Wednesday, November 12, 2014

N. T. Wright, Why and How Paul Invented "Christian Theology" at Duke

In my previous post, I linked to the Tom Wright's Panel Discussion with Douglas Campbell, Ross Wagner and Susan Eastman at Duke Divinity School.  This was the first of several events in the area featuring N. T. Wright.  Yesterday lunchtime, Professor Wright gave a lecture "Why and How Paul Invented 'Christian Theology'" and with thanks to Reed Criswell, it is now available on Youtube here:





Make sure that you stay all the way to the end.  There are some enjoyable Q&As at the end, including one from Joel Marcus.

4 comments:

Milton Stanley said...

Professor, I can understand why you're proud of Duke, but isn't it going a bit far to say that Paul created "Christian theology" there?

Alexey Hurricane said...

kind of pointless question he answers in video!!!

Milton Stanley said...

Maybe so, but the misplaced modifier is in the headline.

sourcecritic said...

What if the crucifixion and resurrection of Jesus never really happened, but were just invented out of literary models from older Greek and Jewish writing? What if this was done because it was thought the world would be a better place if people believed Jesus died for our sins and rose from the grave?

Plato writes: “What they will say is this: that such being his disposition the just man will have to endure the lash, the rack, chains, the branding-iron in his eyes, and finally, after every extremity of suffering, he will be crucified, and so will learn his lesson that not to be but to seem just is what we ought to desire …” (Republic 2.361e-2.362a). Maybe this passage in Plato’s Republic inspired the crucifixion story in the New Testament in the same way Psalm 22, Isaiah 53, and the Wisdom of Solomon did by way of haggadic midrash. Maybe the crucifixion and resurrection story about Jesus was one of those noble lies Plato spoke of in the Republic (see Republic Book 3, 414e–15c), told because it would make the world a better place if the masses believed it.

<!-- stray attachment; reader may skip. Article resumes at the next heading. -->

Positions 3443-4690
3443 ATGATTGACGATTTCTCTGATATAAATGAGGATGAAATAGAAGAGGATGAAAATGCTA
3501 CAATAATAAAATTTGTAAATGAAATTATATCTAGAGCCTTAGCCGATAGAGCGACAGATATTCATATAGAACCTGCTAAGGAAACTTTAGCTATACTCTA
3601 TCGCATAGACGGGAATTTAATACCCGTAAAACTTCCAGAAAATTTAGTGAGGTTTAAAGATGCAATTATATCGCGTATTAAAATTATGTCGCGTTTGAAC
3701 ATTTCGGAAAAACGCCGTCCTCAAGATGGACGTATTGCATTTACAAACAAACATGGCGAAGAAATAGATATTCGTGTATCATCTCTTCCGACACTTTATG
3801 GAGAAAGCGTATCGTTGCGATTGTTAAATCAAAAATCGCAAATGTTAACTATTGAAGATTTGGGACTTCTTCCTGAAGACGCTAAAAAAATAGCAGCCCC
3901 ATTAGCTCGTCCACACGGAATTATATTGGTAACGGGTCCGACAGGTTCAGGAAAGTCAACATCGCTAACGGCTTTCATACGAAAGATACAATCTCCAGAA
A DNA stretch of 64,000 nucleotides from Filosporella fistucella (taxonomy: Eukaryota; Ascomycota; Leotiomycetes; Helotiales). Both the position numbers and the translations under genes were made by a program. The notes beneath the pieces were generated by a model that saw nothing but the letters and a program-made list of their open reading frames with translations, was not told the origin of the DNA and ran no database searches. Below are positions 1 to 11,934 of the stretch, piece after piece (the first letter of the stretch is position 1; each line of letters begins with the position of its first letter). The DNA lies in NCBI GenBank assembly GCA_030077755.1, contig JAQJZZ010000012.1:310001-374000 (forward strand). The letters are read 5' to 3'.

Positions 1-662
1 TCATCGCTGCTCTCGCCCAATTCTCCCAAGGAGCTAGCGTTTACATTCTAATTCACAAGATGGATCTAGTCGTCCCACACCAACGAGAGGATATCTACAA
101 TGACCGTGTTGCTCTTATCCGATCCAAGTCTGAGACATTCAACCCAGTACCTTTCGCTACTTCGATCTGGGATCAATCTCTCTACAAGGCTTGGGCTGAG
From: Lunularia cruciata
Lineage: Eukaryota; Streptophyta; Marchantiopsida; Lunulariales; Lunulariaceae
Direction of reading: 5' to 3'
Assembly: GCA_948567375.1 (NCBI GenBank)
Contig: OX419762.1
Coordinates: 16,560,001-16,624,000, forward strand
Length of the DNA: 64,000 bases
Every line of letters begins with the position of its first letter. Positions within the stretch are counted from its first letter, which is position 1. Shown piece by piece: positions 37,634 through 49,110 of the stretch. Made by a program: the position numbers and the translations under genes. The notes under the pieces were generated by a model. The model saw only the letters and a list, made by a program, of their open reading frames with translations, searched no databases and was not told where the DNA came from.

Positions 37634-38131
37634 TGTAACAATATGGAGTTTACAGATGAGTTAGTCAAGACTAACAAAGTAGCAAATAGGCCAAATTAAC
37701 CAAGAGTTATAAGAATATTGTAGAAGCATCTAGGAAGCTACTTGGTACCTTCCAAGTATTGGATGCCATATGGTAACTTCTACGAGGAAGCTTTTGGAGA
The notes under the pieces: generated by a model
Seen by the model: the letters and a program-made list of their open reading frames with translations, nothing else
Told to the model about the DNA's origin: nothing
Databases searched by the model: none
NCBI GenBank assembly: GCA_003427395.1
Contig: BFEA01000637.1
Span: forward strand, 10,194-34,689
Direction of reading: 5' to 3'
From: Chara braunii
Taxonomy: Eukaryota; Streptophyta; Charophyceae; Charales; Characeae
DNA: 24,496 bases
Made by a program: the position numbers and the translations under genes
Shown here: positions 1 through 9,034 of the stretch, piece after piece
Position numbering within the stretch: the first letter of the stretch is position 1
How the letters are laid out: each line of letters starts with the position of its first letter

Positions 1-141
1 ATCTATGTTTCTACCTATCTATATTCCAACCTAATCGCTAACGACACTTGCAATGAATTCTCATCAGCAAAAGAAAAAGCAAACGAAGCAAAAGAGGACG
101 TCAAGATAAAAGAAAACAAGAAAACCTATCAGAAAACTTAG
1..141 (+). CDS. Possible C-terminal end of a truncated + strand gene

Plato apparently takes the idea of the noble lie from Euripides’ Bacchae, where Cadmus says “Even though this man (Dionysus) be no God, as you say, still say that he is. Be guilty of a splendid fraud, declaring him the son of Semele, for this would make it seem that she was the mother of a god, and it would confer honour on all our race.” Maybe this is why Christians said Jesus was a God.

“The noble lie” would fit in with Jewish and Christian theology, where lying and deception were allowed if it served the purpose of God (see Exodus 1:18-20, Joshua 2: 4-6, 1 Kings 15:5, 1 Kings 22:23, 2 Kings 8:10, 1 Samuel 21:2, Jeremiah 4:10, John 7: 8-10, 2 Thessalonians 2:11, James 2:25).

Maybe a better world was a cause the original Christians would die for, even if they knew Jesus never rose from the dead. Paul would have been part of this conspiracy too, because he was never hunted down by his former employers when he deserted and joined the Christians.

Of course the Jesus story was all lies. Religion has always been all lies. Did Muhammad fly off into the sky on a winged horse, or was somebody lying? Did Apollonius of Tyana do all those miracles, or was somebody lying? Did Joseph Smith find golden plates from heaven, or was somebody lying? Did Jesus do all those miracles and rise from the dead, or was somebody lying?

“Religion is regarded by the common people as true, by the wise as false, and by the rulers as useful (Lucius Annaeus Seneca)”